Thoracic radiographs showed a diffuse interstitial lung pattern. Haematology revealed a decrease in PCV (0.34), thrombocytopenia (103 × 109/L), and increased D-dimers (2.0). Prothrombin time was prolonged (9.1) but APTT was only mildly increased (10.9) (additional file 2). The clinical findings of scleral and mucosal membrane haemorrhages strongly suggested the neurological signs to be caused by acute CNS haemorrhages. Based on previous experiences, A. vasorum was considered a likely cause of haemostatic dysfunction although other disorders such as von Willebrand deficiency and acute warfarin poisoning were also considered. The dog showed no improvement despite intensive treatment with IV fluids, plasma transfusion, fenbendazole (at 20 mg/kg once a day (SID)), methadone and prednisolone acetate IV (at 1 mg/kg SID). It was therefore euthanised at the owners' request after two days of hospitalisation.

At necropsy a haematoma was identified intramedullary in the caudal part of the spinal cord. Histopathology (H&E) of CNS furthermore revealed the presence of multiple acute focal haemorrhages primarily located to the left cerebral hemisphere. Occasionally, acute malacic foci were encountered, as well as foci of gitter and glial cells, oedema and proliferation of capillaries/venules. Moderate cuffing and meningeal infiltrates of macrophages, lymphocytes/plasma cells and neutrophils were also present. Histopathological findings of the lungs were comparable to those of case 1 (Figure 5).
Figure 5

Histological section of the lungs, case 3. Thrombosis (T) of a pulmonary artery containing adult Angiostrongylus vasorum (AA). Haematoxylin and eosin. Bar = 200 μm.

Case 4

A 10-month-old Labrador-Cross, female, was referred for investigation of rapidly progressing pelvic limb paresis and lumbosacral pain of four days duration.

On neurological examination immediately upon admission, the dog was alert, but unable to bear weight on its pelvic limbs. There were no cranial nerve deficits and thoracic limb reflexes and reactions were normal. Proprioceptive placing reactions were bilaterally absent in the pelvic limbs. Patellar reflexes were absent and withdrawal reflexes were reduced, whereas the perineal reflex was normal. The cutaneous trunci reflex was slightly decreased in the lumbar region. Deep pain perception and some voluntary movement were initially preserved, but the dog's neurological status gradually worsened during hospitalisation with complete loss of withdrawal reflexes and voluntary movement of the pelvic limbs. Based on the neurological findings, a spinal cord lesion located at segments L4-S2 was suspected. Thoracic radiographs revealed a diffuse lung pattern of interstitial and peribronchial hyperdensity. Blood analysis revealed a slightly decreased PCV (0.35), mild thrombocytopenia (145 × 109/L), hyperglobulinaemia (72) and slightly increased D-dimers (0.6 mg/L) (Additional file 2: Table S2). A magnetic resonance imaging scan (Esaote vetscan 0.2 tesla) with T1- and T2-weighted images (WI) of the lumbosacral region was performed in transverse and sagital planes. Contrast was not administered. On T1 weighted images (T1-WI), a hypointense area was recognised subdurally at the level of vertebrae L4-L6, lateralised to the right and compressing the spinal cord towards the left (Figure 6). The same finding appeared iso- to hyperintense on T2 weighted images (T2-WI). Caudal to this was an area of hyperintense swelling on T2 (Figure 7). These findings were considered compatible with an acute haematoma with peripheral oedema in the area. A Baermann test was accordingly performed revealing multiple A. vasorum larvae.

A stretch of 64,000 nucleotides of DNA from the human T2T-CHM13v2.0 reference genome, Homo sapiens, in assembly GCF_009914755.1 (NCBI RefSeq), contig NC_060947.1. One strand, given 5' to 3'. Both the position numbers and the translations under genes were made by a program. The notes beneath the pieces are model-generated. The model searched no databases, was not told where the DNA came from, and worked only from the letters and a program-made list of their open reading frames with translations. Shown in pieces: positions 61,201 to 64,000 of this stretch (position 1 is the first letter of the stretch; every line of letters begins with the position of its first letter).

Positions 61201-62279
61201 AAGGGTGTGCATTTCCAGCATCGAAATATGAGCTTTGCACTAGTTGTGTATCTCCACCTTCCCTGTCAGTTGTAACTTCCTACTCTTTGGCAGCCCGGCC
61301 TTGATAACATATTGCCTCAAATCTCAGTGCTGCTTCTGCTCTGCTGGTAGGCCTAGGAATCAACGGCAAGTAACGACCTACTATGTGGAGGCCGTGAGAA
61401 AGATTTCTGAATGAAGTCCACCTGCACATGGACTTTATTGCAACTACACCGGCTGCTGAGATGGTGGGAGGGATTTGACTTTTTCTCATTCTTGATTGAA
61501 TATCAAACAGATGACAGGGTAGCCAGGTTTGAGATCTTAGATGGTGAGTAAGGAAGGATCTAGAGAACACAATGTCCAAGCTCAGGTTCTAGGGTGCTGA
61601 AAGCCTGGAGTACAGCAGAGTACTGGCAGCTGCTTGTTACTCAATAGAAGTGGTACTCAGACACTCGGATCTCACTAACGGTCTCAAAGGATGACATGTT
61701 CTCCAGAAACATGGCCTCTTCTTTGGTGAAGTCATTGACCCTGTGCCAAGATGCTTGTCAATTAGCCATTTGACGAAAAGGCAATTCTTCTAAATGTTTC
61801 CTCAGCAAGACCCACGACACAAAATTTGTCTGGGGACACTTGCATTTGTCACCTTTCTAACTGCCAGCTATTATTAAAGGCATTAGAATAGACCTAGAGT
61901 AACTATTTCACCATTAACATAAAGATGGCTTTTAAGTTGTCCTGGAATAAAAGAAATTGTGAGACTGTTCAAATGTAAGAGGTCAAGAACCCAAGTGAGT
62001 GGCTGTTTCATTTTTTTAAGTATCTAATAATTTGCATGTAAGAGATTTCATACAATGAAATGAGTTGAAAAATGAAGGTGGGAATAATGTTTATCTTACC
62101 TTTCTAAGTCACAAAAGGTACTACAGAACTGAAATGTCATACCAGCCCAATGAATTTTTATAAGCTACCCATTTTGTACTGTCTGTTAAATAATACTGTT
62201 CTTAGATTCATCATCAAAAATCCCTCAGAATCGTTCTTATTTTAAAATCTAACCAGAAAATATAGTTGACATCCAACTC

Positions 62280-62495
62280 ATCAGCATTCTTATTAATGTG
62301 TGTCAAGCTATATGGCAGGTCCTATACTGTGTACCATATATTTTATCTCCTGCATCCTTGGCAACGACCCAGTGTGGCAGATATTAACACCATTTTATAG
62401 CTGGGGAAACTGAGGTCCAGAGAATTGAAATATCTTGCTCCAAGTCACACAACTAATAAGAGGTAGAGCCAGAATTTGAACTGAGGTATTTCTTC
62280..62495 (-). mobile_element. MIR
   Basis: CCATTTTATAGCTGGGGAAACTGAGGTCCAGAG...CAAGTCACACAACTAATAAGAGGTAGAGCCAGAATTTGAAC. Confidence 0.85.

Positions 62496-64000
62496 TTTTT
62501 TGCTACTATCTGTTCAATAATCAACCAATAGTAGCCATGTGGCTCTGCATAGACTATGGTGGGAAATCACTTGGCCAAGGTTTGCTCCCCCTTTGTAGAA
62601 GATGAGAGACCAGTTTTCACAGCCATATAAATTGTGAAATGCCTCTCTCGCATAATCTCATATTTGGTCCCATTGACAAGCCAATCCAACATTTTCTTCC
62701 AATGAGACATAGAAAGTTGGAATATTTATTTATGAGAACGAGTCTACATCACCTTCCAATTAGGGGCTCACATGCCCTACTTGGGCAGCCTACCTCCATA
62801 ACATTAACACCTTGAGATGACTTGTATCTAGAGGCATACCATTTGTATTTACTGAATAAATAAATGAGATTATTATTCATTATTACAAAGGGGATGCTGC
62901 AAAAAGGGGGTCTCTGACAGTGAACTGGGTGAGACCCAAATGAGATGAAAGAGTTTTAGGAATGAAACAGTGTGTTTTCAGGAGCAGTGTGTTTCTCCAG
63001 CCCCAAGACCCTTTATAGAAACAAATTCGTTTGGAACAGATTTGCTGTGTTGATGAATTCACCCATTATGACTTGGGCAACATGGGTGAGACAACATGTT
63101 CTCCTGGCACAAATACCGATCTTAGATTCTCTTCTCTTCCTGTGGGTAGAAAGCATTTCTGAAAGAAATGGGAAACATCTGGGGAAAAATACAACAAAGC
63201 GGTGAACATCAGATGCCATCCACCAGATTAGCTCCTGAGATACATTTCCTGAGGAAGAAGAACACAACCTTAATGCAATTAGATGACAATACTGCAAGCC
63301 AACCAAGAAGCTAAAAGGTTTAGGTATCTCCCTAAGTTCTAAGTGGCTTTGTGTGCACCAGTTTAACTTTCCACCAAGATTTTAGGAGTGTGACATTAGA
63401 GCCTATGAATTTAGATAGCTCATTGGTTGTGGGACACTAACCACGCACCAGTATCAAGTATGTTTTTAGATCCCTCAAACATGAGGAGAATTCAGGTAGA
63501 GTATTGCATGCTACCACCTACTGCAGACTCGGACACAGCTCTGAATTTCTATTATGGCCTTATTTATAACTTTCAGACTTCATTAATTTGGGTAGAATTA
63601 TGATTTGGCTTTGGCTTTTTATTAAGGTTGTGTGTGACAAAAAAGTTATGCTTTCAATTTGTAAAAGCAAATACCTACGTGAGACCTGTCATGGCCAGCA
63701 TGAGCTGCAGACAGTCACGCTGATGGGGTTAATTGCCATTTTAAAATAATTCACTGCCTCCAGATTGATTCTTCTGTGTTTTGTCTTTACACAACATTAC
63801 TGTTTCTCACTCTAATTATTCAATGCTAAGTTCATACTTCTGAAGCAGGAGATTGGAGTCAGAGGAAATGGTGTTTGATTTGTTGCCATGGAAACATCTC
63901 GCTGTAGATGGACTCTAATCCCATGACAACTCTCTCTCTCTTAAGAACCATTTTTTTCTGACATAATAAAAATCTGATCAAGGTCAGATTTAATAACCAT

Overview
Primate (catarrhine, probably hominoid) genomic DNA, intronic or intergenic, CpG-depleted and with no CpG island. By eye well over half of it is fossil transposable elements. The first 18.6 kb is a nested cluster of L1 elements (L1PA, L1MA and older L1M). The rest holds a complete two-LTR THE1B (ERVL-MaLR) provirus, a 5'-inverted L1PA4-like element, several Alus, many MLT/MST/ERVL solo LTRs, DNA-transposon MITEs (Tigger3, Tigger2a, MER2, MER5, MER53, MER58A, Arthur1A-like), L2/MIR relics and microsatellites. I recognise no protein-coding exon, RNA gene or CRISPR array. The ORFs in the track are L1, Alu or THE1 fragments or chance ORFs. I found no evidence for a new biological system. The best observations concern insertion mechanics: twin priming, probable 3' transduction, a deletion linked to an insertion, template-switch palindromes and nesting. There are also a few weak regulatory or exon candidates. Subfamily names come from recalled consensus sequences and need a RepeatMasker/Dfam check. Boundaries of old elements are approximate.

Figure 6

Magnetic resonance imaging of the lumbar spinal cord, case 4. Transverse T1 weighted images of the spinal cord at the level of vertebrae L5 revealing a hypointense area (arrow) lateralised to the right and compressing the spinal cord towards the left.

Figure 7

Magnetic resonance imaging of the lumbosacral area, case 4. Sagital T2 weighted images of the lumbosacral spinal cord demonstrating a hyperintense area (arrow) compatible with oedema caudal to the suspected haemorrhage.

Surgical spinal cord decompression at L4-L6 was considered, but did not seem a reasonable option given the risk of severe haemorrhages. The dog was therefore treated medically with plasma transfusions, fenbendazole at 20 mg/kg SID, prednisolone at 1 mg/kg SID for 3 days, methadone and physiotherapy for 6 days. However, as no improvement of the neurological status was recognised, the dog was euthanised at the owner's request.